A motion to dismiss for failure to state a claim tests the sufficiency of the allegations contained in the plaintiff's complaint. Kost v. Kozakiewicz, 1 F.3d 176, 183 (3d Cir. 1993). A court will not grant a motion to dismiss pursuant to Rule 12(b)(6) unless it is apparent that the plaintiff cannot prove any set of facts in support of his claim which would entitle him to relief. Seinfeld v. Becherer, 461 F.3d 365, 367 n.1 (3d Cir. 2006). A court must accept as true all well-pleaded allegations in the plaintiff's complaint and draw all reasonable inferences from the complaint in the light most favorable to the non-moving party. Ransom v. Marrazzo, 848 F.2d 398, 401 (3d Cir. 1988).

Turning to Port Royal's motion, we reject Port Royal's first argument. Pennsylvania courts have recognized---and Port Royal has admitted---that police officers may have a claim for violation of an entitlement to continued employment in circumstances where the municipality's decision was merely a pretext to remove the officer. Pennsylvania courts have found pretext where: (1) the police department or position was dissolved and subsequently recreated in a similar form, or (2) the department or position was eliminated to circumvent a court order requiring an employee's reinstatement. (doc. 8, p. 14); see also Twp. of Perkiomen v. Mest, 522 A.2d 516 (1987). According to the allegations in Baker's complaint, which we must accept as true, Port Royal's decision to dissolve the police department was made in bad faith. Therefore, the Police Tenure Act or the Borough Code may permit Baker's § 1983 claim if Port Royal's decision was in bad faith and pretextual based on these two exceptions.

Port Royal's second and third arguments concern the Borough Council's rationale in deciding to dissolve the police department. In support of these arguments, Port Royal submitted an appendix of exhibits after filing its motion to dismiss. The exhibits include excerpts from the Meeting Minutes of the Port Royal Borough Council during 2004 and copies of Port Royal's budget from 2003 through 2006. (doc. 11) Port Royal refers to the content of these exhibits in its motion as evidence that the decision to dissolve the police department was solely a cost-cutting measure. Port Royal contends that we may use the exhibits in evaluating these arguments in the context of a motion to dismiss. We decline to use Port Royal's exhibits at this stage and, instead, provide notice of our intent to convert Port Royal's motion to dismiss to a motion for summary judgment.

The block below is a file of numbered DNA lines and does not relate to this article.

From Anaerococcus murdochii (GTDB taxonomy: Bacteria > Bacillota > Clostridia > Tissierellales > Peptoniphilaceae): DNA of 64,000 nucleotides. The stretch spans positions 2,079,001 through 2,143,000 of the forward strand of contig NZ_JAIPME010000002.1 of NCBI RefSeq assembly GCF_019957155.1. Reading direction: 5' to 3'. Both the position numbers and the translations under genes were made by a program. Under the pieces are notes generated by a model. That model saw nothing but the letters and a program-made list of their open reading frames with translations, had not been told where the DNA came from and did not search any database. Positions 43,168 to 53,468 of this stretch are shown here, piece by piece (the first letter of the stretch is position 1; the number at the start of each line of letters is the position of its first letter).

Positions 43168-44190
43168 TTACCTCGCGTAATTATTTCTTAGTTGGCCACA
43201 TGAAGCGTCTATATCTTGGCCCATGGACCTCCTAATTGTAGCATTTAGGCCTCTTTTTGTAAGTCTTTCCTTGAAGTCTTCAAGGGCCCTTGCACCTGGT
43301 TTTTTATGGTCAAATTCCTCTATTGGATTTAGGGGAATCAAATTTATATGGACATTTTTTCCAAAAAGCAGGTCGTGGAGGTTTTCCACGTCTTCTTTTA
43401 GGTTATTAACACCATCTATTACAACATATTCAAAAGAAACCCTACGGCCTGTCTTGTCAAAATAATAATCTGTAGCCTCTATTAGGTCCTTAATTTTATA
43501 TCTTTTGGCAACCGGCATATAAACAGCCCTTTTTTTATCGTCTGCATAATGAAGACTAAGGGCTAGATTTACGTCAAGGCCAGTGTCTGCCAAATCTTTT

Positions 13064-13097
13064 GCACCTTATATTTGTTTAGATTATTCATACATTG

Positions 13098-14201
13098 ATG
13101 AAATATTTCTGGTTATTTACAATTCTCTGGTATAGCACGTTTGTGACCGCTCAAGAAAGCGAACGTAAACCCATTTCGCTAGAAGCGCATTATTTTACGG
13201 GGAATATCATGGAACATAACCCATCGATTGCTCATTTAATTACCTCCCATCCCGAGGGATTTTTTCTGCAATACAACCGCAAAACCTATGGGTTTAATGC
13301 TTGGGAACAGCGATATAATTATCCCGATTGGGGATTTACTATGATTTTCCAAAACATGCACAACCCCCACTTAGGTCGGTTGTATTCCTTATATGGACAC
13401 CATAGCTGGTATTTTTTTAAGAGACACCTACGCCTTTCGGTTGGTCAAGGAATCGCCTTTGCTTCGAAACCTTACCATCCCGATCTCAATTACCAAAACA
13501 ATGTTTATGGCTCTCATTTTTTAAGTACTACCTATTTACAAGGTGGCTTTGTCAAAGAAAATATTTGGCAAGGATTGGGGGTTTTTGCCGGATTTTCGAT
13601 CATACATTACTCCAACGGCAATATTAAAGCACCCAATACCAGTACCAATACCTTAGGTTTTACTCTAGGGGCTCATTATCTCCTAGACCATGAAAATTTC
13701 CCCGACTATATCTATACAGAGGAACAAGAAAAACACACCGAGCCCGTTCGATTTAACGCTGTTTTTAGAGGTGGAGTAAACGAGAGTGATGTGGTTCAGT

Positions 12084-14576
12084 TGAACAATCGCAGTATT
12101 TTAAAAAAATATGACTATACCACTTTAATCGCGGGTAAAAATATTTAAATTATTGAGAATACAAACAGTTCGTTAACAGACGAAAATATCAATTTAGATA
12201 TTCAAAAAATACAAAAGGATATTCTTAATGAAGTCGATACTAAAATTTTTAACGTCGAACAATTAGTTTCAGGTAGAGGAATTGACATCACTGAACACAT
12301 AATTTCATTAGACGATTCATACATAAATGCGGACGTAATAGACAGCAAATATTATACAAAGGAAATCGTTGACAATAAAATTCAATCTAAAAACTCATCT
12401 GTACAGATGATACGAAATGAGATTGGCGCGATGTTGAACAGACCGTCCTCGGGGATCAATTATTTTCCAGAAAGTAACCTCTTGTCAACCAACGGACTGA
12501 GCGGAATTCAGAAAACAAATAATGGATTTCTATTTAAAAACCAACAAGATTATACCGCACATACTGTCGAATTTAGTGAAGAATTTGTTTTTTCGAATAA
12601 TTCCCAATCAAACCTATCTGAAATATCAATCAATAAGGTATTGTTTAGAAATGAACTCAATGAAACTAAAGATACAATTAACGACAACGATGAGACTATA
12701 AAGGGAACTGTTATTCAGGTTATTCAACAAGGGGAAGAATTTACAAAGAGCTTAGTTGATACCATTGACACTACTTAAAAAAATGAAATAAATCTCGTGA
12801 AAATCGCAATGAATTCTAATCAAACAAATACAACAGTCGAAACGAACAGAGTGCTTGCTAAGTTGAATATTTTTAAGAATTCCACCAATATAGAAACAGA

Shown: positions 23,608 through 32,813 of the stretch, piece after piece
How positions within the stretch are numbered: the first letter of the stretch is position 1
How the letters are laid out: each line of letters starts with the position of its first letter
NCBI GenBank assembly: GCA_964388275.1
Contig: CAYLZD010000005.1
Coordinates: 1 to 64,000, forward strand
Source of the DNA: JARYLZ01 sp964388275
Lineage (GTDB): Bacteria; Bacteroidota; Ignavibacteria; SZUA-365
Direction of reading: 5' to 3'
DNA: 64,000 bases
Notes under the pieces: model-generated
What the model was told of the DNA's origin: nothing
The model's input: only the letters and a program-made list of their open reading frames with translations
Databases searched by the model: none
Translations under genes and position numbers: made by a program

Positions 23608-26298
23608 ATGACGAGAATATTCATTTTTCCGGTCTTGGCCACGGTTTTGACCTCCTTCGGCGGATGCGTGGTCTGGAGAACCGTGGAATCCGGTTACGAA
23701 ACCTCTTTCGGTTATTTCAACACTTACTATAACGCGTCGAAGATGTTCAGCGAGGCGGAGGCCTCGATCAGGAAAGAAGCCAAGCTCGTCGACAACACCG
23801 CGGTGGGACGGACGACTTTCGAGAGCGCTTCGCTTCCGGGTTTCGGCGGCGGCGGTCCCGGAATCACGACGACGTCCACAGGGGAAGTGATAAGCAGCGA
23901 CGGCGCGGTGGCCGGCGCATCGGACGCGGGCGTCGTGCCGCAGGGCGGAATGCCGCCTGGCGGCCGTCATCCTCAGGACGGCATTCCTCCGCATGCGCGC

When considering documents beyond the complaint, a court typically must convert a motion to dismiss into a motion for summary judgment. Rule 12(b) of the Federal Rules of Civil Procedure provides:

If, on a motion . . . to dismiss for failure of the pleading to state a claim upon which relief can be granted, matters outside the pleading are presented to and not excluded by the court, the motion shall be treated as one for summary judgment and disposed of as provided in Rule 56, and all parties shall be given reasonable opportunity to present all material made pertinent to such a motion by Rule 56.

This conversion requirement ensures "that the motion is governed by the rule specifically designed for the fair resolution of the parties' competing interests at a particular stage of the litigation." Global Network Commc'ns, Inc. v. City of New York, 458 F.3d 150, 155 (2d Cir. 2006). Additionally, conversion provides notice and allows the non-moving party to contest the evidence submitted by the movant. Id.